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The American Medical Association has a Cozy Relationship with Purdue Pharma

The new pain management training from the American Medical Association comes in the midst of a growing crisis. It was September 2007, and doctors were prescribing enough opioid medicines per year for every adult in the United States to have a bottle. Overdoses were at an all-time high, with no indications of abating. Purdue Pharma executives had pled guilty to felony charges just four months prior for deceiving regulators and physicians about the hazards of OxyContin.

In light of this news, one might expect the American Medical Association (AMA), a prominent institution dedicated to “the art and science of medicine and the benefit of public health,” to highlight the situation in its newly updated continuing education course on how to treat pain. The 12-module training, on the other hand, revealed that doctors were still hesitant to prescribe drugs.

Prescribers were recommended to utilise the “Poker Chip Tool” for young children who were unable to express their pain: set out four poker chips in front of a child, explain that the chips are “pieces of hurt,” and inquire how many pieces of hurt the child has. “Do not give youngsters the option of no harm,” the course says.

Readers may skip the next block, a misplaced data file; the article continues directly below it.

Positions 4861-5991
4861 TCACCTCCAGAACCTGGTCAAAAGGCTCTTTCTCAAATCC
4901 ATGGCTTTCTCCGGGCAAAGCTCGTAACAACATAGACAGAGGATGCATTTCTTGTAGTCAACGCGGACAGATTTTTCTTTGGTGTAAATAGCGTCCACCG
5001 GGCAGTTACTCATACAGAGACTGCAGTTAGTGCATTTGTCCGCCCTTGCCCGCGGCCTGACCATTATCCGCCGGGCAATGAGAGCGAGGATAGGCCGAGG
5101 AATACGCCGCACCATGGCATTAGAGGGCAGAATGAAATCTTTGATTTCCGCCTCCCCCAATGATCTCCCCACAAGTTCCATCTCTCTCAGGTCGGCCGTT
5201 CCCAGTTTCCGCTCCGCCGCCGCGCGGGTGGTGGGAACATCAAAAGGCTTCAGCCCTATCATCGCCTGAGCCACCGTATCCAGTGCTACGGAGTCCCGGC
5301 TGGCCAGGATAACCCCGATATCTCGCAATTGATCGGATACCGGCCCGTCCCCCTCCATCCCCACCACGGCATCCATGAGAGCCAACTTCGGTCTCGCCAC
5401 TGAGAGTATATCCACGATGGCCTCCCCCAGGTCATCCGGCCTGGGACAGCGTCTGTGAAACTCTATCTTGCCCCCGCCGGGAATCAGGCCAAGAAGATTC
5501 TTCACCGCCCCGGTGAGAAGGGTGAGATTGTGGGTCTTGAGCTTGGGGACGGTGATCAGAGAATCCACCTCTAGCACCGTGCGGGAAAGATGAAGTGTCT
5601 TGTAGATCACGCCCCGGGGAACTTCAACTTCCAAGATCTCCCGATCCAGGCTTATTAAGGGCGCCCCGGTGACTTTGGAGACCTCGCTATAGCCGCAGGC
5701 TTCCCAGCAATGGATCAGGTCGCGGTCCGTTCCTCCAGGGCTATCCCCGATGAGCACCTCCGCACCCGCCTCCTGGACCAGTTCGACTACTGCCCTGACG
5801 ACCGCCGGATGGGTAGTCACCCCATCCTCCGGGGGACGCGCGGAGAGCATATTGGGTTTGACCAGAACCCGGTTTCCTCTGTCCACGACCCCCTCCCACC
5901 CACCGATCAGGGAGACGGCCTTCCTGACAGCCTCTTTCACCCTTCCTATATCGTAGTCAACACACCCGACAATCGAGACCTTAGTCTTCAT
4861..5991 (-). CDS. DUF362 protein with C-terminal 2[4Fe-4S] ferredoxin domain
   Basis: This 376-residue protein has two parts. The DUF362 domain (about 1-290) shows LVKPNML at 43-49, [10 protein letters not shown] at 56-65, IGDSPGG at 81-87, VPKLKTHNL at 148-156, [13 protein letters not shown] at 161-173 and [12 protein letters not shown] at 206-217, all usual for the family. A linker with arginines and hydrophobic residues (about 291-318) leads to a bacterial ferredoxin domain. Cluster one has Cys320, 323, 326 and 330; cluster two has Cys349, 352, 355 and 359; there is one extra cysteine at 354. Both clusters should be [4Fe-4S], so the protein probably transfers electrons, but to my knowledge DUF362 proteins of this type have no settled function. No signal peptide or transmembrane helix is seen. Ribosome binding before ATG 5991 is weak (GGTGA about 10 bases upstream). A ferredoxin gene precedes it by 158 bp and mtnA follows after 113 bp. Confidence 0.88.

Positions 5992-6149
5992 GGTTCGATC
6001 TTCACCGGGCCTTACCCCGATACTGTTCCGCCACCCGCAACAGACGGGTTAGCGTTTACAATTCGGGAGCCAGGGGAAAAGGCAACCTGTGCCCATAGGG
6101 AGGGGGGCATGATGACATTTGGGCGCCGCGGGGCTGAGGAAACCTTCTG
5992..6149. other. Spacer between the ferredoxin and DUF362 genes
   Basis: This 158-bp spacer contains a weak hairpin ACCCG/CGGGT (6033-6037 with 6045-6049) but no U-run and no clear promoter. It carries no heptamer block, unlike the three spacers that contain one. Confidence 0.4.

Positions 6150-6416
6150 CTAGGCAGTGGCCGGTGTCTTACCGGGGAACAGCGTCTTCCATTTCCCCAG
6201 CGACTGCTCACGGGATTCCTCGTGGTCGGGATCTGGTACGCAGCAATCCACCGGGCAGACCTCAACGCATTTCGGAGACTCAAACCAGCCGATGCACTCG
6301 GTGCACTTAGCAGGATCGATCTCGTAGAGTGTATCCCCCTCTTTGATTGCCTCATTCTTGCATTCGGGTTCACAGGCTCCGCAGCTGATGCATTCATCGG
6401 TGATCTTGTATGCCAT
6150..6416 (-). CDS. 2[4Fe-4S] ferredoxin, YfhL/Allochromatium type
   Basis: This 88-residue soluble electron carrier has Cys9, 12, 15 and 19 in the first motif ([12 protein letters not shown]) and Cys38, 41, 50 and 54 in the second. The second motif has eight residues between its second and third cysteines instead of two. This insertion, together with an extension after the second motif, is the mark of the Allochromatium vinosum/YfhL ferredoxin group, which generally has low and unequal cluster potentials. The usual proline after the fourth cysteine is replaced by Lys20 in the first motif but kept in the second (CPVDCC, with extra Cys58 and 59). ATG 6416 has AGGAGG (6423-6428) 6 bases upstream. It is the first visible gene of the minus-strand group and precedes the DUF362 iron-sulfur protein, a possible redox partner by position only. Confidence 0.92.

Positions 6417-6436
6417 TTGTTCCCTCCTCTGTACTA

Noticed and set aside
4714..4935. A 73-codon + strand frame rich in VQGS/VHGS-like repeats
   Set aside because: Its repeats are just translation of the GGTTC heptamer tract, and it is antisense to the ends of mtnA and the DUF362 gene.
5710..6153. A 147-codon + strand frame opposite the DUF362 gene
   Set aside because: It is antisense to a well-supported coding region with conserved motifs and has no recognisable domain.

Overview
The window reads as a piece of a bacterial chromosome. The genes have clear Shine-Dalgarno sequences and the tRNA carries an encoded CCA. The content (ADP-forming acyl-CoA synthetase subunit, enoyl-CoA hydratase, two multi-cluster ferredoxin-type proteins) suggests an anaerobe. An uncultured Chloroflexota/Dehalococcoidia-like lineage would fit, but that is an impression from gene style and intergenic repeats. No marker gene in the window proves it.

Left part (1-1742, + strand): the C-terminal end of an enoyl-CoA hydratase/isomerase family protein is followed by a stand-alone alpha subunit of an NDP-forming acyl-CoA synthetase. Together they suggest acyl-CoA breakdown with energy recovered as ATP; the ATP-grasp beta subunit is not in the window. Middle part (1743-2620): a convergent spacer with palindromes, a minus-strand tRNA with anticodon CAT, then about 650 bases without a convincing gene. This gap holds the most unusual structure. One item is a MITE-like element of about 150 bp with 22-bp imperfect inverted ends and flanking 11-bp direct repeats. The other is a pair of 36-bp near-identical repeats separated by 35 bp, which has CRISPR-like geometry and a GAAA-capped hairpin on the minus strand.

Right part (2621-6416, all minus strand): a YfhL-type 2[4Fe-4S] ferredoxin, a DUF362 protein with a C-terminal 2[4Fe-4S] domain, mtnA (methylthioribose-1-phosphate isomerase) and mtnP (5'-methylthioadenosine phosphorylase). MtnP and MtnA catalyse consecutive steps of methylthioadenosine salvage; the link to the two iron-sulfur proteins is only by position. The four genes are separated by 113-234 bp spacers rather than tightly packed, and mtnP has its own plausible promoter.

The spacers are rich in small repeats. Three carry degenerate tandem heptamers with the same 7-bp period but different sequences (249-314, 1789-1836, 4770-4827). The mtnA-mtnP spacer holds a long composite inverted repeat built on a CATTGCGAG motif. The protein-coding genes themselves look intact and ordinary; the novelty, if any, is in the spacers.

Thousands of doctors enrolled in the course, which was first issued in 2003 and was updated on a regular basis throughout the next decade. I recently requested Dr. Roneet Lev, the Office of National Drug Control Policy’s chief medical officer from 2018 to 2020, to have a look at the courses. That shouldn’t come as a surprise, though: The American Medical Association-branded course materials show that the production and delivery of the training was made possible by a Purdue Pharma educational funding. Purdue Pharma’s role in sowing the seeds of the overdose disaster has been documented in history books, HBO specials, and a slew of lawsuits.

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